Saturday, February 4, 2012

Northwest Flower & Garden Show 2012, day 1

Above is a Gold Medal Garden I designed for the Northwest Flower & Garden Show in 2003.  I have designed twelve gardens for the Show, and this remains one of my favorites.  Looking at the picture I am amazed at the amount of sphagnum moss we used; the moss has become quite expensive because it is  not renewable.  Planted in the moss beside the orange-painted bowling ball is a small bulb (I no longer remember what it was) planted late on the last night of move-in by my daughter and her best friend.  By the end of the Show, after being under lights twenty-four hours a day for six days, the bulb had metamorphosed in color and shape.

Here Phoebe sits, waiting.  She and I got to the Washington Convention Center at eight in the morning, and then waited for two hours for our truck to arrive.  All around us gardens were under construction.  Our neighbors built stone walls and began erecting the facades that are the backs of their gardens.  Phoebe and I sat inside our space outlined with thin lines of red tape, and speculated about what had happened to our truck.
It finally arrived.  (The truck drives up a long ramp from the street and onto the floor and to the garden space.)  We unloaded plants and containers and garden tools, and then Phoebe and my nephew Josh left to collect the second load.
I took the second picture while waiting the second time for the truck.  The Show provides the black curtain, which hangs directly at the back of the garden.  Between the curtain and wall are six feet, which we use for staging during move-in and storage during the Show.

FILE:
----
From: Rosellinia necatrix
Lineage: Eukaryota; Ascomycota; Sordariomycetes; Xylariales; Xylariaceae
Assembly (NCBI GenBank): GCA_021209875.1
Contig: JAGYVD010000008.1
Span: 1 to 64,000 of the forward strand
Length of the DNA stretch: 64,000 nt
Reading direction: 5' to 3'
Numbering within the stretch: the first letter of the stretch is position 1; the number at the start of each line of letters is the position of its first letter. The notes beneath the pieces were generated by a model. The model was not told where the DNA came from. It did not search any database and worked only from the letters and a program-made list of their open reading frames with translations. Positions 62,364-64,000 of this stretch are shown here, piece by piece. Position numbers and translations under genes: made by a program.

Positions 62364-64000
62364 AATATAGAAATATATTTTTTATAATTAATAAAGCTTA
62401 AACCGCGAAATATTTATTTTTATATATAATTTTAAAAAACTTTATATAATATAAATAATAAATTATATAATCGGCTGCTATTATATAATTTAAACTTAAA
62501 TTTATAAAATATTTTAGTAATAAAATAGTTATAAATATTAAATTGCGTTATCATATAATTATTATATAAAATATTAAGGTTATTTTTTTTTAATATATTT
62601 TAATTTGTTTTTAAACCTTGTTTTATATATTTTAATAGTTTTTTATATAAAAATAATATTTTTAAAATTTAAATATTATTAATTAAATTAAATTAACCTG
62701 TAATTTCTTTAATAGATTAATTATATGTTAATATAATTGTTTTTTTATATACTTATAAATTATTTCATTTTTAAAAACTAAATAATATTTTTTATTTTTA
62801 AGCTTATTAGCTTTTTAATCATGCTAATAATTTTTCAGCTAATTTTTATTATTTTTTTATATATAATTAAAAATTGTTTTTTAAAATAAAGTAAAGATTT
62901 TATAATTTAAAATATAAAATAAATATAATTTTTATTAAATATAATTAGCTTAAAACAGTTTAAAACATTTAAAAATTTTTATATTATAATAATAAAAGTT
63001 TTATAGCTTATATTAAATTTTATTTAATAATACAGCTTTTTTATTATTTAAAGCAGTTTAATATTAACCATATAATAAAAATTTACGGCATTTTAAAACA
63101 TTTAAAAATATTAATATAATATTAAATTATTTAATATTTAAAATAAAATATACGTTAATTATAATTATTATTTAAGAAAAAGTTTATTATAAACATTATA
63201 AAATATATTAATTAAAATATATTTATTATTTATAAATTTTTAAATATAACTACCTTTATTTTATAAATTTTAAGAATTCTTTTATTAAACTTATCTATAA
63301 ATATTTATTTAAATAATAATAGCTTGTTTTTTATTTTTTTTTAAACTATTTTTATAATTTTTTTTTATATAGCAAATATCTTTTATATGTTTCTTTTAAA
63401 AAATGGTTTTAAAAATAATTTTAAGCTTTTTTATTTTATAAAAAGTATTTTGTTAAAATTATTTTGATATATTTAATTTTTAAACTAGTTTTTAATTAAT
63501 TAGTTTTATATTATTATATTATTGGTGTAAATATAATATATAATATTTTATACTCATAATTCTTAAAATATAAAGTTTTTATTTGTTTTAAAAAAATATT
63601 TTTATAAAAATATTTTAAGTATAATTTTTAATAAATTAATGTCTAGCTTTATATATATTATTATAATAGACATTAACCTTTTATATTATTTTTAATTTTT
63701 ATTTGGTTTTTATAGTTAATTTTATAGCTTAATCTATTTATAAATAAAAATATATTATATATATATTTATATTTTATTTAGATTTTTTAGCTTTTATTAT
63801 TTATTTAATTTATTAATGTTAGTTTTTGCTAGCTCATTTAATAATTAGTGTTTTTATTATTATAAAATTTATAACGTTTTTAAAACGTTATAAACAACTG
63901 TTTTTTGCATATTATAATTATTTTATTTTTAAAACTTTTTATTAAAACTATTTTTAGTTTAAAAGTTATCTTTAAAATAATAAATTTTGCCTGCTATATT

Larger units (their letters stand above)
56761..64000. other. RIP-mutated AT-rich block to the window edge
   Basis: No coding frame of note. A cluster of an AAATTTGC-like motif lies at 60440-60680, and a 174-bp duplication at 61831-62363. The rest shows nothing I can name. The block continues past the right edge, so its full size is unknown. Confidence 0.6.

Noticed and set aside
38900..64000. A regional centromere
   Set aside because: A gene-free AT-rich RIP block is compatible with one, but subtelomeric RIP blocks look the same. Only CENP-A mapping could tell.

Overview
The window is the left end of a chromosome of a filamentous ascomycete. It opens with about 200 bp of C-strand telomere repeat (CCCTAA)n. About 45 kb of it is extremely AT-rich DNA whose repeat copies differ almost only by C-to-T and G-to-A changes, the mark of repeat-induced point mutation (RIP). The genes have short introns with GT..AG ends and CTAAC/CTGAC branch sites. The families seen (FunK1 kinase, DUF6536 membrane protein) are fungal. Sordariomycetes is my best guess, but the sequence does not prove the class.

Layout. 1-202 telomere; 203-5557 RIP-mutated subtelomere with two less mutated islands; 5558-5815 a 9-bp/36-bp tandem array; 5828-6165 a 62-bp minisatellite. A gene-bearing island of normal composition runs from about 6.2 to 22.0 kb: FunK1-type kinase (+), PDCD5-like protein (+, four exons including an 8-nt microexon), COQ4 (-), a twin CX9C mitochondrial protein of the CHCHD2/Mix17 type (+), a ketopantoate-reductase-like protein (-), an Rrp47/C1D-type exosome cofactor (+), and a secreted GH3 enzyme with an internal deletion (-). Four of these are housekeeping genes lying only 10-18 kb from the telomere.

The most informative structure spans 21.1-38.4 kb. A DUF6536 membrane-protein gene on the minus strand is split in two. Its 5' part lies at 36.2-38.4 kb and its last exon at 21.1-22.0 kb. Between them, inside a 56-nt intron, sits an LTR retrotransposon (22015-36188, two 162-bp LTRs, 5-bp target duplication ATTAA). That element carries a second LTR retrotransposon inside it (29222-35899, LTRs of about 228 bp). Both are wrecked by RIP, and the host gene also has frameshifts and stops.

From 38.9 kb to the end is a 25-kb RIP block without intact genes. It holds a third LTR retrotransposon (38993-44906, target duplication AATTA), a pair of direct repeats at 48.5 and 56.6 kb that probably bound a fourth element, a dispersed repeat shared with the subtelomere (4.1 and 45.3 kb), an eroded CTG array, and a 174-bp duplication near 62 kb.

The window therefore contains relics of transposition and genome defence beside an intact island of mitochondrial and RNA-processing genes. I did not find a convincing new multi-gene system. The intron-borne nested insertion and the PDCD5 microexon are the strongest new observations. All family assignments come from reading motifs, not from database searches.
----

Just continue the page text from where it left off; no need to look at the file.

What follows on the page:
This last, very blurry picture was taken as we finished up for the day.  This year the garden is a tiny patio  supporting containers, so the day was short.  (Most years I've done a large garden and it is dark outside when you leave the Convention Center.  This year we left before two in the afternoon and joined what seemed like most of Seattle driving their cars on a beautiful, unseasonably warm winter day.)
Phoebe and Josh and Corey, a student of the horticulture program at Lake Washington Technical College and a volunteer to help with garden installation, have laid down some of the stone and brought in a bit of sawdust, and steer-co.
Just before we left Phoebe watered the plants, using an empty coke can dipped into a bucket of water.  When I got home this afternoon I made a note to take in a watering can tomorrow.  



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